Kitchen worktops come in a huge variety of materials and styles, from man made laminate and composite materials to natural materials such as stone, granite, quartz and wood. All of which give a very specific look and feel and while some worktops can be relatively cheap, others can run into the many thousands.
One of the more popular kitchen worktop materials, both traditionally and today, is wood. In terms of durability, wood is up there with the best but unlike, stone, slate and granite worktops, it’s less likely to get chipped, lose a corner or suffer from a jagged or damaged edge. Even if it does, repair is usually quicker, easier and cheaper.
When it comes to wooden kitchen worktops, there’s a wide range of woods to choose from with the more common being Oak and Beech, other woods such as Walnut, Iroko and Bamboo are also available as are other more exotic and rare wood types but these usually come at a higher cost.
Wooden Kitchen Worktop Care
Although wood is a great material for kitchen worktops, it does require some care to keep it looking great and functioning well. Wood oils have been used for centuries to protect and preserve wood and although the same is true today, new types and blends of oils are more commonly used.
The pros and cons of wooden kitchen worktops?
By its nature, wood is porous meaning that if left untreated, liquids, juices and bacteria from meats and other sources can seep into the surface grain, discolouring and staining the wood. More importantly, the unsealed wood can create the perfect environment for germs and bacteria to collect and breed.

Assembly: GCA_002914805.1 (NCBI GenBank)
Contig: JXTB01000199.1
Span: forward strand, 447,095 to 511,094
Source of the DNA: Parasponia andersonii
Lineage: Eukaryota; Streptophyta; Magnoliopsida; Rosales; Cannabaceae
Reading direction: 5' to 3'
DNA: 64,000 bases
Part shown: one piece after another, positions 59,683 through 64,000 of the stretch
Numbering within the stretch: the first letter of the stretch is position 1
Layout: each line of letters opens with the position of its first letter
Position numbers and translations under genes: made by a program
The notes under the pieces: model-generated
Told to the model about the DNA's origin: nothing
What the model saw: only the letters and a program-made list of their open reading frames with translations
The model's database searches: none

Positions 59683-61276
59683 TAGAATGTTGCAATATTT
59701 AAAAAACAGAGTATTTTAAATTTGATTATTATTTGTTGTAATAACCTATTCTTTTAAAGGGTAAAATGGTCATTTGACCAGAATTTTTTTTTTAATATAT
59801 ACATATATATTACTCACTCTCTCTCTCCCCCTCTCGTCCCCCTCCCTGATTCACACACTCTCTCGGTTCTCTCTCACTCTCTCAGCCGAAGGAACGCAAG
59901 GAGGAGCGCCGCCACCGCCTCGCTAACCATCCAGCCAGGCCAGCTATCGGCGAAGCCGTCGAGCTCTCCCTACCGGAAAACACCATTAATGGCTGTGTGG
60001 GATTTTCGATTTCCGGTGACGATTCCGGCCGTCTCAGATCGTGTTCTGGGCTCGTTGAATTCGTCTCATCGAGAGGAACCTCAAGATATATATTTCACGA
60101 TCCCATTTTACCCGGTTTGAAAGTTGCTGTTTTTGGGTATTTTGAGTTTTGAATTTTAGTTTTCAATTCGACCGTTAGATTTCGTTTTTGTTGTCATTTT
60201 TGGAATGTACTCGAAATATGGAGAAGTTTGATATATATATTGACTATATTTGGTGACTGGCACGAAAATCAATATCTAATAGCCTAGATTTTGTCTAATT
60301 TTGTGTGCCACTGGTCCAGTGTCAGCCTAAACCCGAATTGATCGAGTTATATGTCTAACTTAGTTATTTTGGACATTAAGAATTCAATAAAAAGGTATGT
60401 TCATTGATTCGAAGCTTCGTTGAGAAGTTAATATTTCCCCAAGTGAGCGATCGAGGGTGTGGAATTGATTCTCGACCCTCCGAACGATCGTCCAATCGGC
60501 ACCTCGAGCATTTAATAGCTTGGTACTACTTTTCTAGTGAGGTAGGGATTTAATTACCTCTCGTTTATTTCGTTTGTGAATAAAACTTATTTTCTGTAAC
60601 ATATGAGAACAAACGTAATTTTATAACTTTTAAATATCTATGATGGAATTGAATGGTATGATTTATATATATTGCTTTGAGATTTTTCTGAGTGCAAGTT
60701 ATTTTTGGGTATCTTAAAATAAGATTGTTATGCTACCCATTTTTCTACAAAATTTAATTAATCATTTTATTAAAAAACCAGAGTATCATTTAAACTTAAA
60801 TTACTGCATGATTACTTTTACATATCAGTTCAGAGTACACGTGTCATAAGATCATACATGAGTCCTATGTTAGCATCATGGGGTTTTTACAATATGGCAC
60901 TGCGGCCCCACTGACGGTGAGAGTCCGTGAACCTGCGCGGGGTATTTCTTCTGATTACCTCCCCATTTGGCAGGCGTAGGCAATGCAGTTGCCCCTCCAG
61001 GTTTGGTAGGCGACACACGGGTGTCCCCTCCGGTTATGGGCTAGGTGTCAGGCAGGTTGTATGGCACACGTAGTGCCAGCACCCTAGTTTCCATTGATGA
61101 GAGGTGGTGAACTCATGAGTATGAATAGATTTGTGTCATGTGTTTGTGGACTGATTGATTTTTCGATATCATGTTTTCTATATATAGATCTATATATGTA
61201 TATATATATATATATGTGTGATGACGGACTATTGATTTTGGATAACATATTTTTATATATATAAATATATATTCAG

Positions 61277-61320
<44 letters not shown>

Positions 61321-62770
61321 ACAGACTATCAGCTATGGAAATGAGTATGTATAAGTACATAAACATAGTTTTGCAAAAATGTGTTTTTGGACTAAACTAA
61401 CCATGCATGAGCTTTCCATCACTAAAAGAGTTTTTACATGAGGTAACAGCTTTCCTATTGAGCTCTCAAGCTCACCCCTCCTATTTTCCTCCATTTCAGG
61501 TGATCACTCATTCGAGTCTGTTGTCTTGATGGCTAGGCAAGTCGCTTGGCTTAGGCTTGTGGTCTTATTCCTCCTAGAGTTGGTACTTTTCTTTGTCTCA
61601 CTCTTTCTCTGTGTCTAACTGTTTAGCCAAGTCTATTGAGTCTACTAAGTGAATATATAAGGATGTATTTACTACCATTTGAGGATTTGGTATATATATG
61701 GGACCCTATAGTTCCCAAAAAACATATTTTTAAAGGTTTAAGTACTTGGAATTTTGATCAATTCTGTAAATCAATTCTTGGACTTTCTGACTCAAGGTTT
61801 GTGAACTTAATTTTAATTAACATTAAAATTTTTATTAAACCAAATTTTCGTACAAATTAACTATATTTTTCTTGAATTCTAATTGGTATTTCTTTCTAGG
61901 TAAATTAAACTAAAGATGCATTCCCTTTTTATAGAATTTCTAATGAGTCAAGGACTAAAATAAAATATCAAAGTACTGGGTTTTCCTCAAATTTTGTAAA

A common issue with poorly maintained kitchen worktops is black mould around taps and sinks. This is usually caused by water damage and mould spores growing in the surface of the timber, encouraged by warm, damp conditions. Although this sounds serious, as long as the work top hasn’t been varnished, it can usually be remedied by scrubbing the black areas with a mould and mildew cleaner. This will remove the black staining and kill off the bacteria and spores responsible. In severe cases, a second treatment may be required. Once the wood has been successfully treated and cleaned it’s ready for oiling.
The great news is that wooden worktops can look fabulous and even if they’ve been neglected and abused, left with stains, marks, discolourations and stains, it’s usually a fairly easy process to get them looking amazing again with little more than a light sanding, some white spirit and the all important worktop oil.
Why Does Oiling Wooden Worktops Work?
Simply speaking, oiling wooden worktops works by filling the surface grain of the timber with natural oils and waxes, that dry and harden in the surface fibres of the timber. This acts as an effective wood preserver and sealer, helping to prevent moisture and bacteria from entering the wood grain.
Wooden Worktop Oil – Old v New